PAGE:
On the first offensive play for Arroyo Grande High’s football team Friday night, coach Tom Goossen called a play-action pass against a typically aggressive Lompoc defense.
The plan: get the ball to No. 26 Jeremiah Wright, a senior slot receiver who had never caught a pass for the varsity team.
“Seeing the call, I did get a little bit excited and did see (a touchdown) coming,” Wright said. “I just tried to stay calm and go through it.”
The call worked to perfection. The linebackers crashed and the safety bit on the fake, leaving the middle of the field wide open. Quarterback Sawyer May hit Wright in stride.
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“The throw was on point,” Wright said.
Wright calmly handed the ball to the referee like he had been there 100 times before and ran back to the sideline as quickly as he ran through the Braves secondary.
Wright was untouched as he strolled 75 yards into the end zone and tied the score 7-7.
Goossen said he used Arroyo Grande’s reputation as a run-first team against Lompoc and felt confident putting the ball in the hands of May and Wright.
Last season, the 5-foot-8, 140-pound Wright played for the junior varsity team and saw the field a few times for the varsity as a running back. His first touchdown was the difference for the state-ranked Eagles (1-0) on the way to its opening 34-28 win over Lompoc.
“Honestly, I didn’t even think of it as my first catch,” Wright said after practice Monday. “After hearing that it was my first catch I had to remember and think about last year and then I realized, yeah, it was my first catch.”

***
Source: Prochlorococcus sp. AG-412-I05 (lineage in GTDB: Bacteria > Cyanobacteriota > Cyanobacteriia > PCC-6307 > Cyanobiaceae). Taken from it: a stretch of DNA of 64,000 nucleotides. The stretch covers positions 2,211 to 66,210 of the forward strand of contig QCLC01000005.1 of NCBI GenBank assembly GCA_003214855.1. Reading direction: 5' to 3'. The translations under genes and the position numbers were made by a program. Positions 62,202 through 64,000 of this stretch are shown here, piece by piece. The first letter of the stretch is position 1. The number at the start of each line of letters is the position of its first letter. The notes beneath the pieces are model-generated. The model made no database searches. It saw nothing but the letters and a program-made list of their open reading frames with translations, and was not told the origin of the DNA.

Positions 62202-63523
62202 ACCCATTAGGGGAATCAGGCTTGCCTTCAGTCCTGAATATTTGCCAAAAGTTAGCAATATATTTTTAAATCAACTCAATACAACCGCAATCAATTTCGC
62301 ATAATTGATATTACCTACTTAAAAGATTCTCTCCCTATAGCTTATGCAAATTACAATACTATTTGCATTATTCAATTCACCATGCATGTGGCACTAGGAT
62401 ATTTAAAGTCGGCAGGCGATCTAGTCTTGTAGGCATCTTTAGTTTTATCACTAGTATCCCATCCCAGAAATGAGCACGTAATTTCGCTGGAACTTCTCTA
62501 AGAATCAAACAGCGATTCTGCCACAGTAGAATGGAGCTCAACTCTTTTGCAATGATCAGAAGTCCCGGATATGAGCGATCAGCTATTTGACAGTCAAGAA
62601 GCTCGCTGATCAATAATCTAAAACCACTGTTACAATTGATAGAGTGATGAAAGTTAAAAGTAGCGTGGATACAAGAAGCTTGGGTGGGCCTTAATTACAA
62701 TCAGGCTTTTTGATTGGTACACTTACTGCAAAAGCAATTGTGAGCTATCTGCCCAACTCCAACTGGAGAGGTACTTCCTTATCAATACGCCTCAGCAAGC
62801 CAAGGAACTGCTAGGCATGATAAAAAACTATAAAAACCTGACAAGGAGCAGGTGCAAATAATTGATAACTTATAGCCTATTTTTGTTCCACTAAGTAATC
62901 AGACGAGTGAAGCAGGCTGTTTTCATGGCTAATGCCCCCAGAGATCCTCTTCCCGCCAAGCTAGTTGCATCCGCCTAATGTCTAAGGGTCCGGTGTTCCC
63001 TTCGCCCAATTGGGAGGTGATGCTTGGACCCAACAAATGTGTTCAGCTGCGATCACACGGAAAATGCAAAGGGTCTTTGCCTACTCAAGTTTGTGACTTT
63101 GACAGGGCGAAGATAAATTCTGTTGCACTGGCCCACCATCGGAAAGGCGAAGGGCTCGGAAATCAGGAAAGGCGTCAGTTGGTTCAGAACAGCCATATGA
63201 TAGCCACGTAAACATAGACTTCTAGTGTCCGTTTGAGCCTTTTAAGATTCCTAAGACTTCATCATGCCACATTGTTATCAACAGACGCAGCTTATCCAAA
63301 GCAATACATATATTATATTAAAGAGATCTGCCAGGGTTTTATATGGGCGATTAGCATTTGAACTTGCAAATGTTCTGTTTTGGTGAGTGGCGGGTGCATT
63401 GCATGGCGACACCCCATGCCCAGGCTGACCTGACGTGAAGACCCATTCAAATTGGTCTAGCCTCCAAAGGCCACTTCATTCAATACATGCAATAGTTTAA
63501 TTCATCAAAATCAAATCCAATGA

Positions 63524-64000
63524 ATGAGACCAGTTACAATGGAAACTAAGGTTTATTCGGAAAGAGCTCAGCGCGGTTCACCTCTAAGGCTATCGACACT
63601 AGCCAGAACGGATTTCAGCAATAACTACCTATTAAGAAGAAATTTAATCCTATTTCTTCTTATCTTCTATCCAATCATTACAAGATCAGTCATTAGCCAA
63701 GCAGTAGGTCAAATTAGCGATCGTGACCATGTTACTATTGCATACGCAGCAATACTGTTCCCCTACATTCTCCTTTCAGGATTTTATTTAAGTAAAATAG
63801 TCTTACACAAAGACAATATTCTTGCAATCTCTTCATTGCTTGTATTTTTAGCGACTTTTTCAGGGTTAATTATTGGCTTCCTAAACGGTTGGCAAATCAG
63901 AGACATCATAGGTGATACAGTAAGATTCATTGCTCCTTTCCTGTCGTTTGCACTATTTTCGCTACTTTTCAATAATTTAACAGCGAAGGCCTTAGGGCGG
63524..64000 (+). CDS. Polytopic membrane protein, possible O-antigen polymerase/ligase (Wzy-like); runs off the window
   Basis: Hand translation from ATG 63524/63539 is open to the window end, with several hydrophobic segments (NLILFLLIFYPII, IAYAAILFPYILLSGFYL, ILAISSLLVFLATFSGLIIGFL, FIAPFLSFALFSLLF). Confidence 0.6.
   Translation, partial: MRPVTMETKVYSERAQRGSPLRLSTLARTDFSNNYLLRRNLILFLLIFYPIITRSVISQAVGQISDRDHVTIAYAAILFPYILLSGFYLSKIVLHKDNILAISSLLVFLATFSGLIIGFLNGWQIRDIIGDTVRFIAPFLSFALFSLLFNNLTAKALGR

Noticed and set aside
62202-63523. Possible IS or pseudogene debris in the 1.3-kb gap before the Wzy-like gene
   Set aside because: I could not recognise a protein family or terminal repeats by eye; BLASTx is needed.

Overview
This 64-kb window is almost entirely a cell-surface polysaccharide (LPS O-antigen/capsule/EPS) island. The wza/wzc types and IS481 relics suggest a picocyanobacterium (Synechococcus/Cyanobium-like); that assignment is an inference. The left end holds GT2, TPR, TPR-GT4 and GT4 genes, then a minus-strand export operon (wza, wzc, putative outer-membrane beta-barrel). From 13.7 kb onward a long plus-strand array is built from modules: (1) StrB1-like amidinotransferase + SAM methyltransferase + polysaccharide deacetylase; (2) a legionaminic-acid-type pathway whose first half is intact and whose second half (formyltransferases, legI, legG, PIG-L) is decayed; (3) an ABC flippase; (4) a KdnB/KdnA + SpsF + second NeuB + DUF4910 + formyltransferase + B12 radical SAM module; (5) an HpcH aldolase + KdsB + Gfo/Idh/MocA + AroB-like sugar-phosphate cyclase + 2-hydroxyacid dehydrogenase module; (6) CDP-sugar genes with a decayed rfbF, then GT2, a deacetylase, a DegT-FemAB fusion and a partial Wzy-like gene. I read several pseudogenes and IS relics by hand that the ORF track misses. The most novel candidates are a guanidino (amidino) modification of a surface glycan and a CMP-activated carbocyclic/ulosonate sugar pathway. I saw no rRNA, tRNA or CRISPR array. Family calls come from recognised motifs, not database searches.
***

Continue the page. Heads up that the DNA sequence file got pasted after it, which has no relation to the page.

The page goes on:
Wright caught one more pass in the contest, and finished the game with 85 yards receiving.
“He’s not big, but he has tremendous work ethic and there’s a sense of confidence that he brings,” Goossen said.
Wright wasn’t the only player to make his first catch for the varsity Friday. Junior varsity teammate Noah Thinger, who was also playing in his first varsity game, was May’s favorite target on the foggy Friday night. Thinger and Wright have been playing together since their youth football days.
“I was a little scared, but after the first play I was good,” Thinger said Monday after his five-reception, 40-yard game. “It was way different than JV year, under the lights. It was really awesome.”
Thinger, a 5-foot-10, 180-pound junior, was thrust into the starting role after classmate and expected starter Jack Hogeboom moved with his family to San Francisco. On Friday, Thinger showed he belonged by showing off his sticky fingers as he used every inch of his frame to grab two passes high above his head.
“He saved my butt a couple times,” May said.
“Noah is dynamic and has great hands,” Goossen said. “He has caught the ball about as well as anyone and really elevated his game.”
On a team packed with all-league players from last season, Thinger and Wright were just a couple of the players who make a good impressions in their first game of the season.
The Arroyo Grande football team will need to continue to cash in on big plays from inexperienced players if it wants to live up to its lofty ranking.
“I say every year that an average junior can become a great senior,” Goossen said.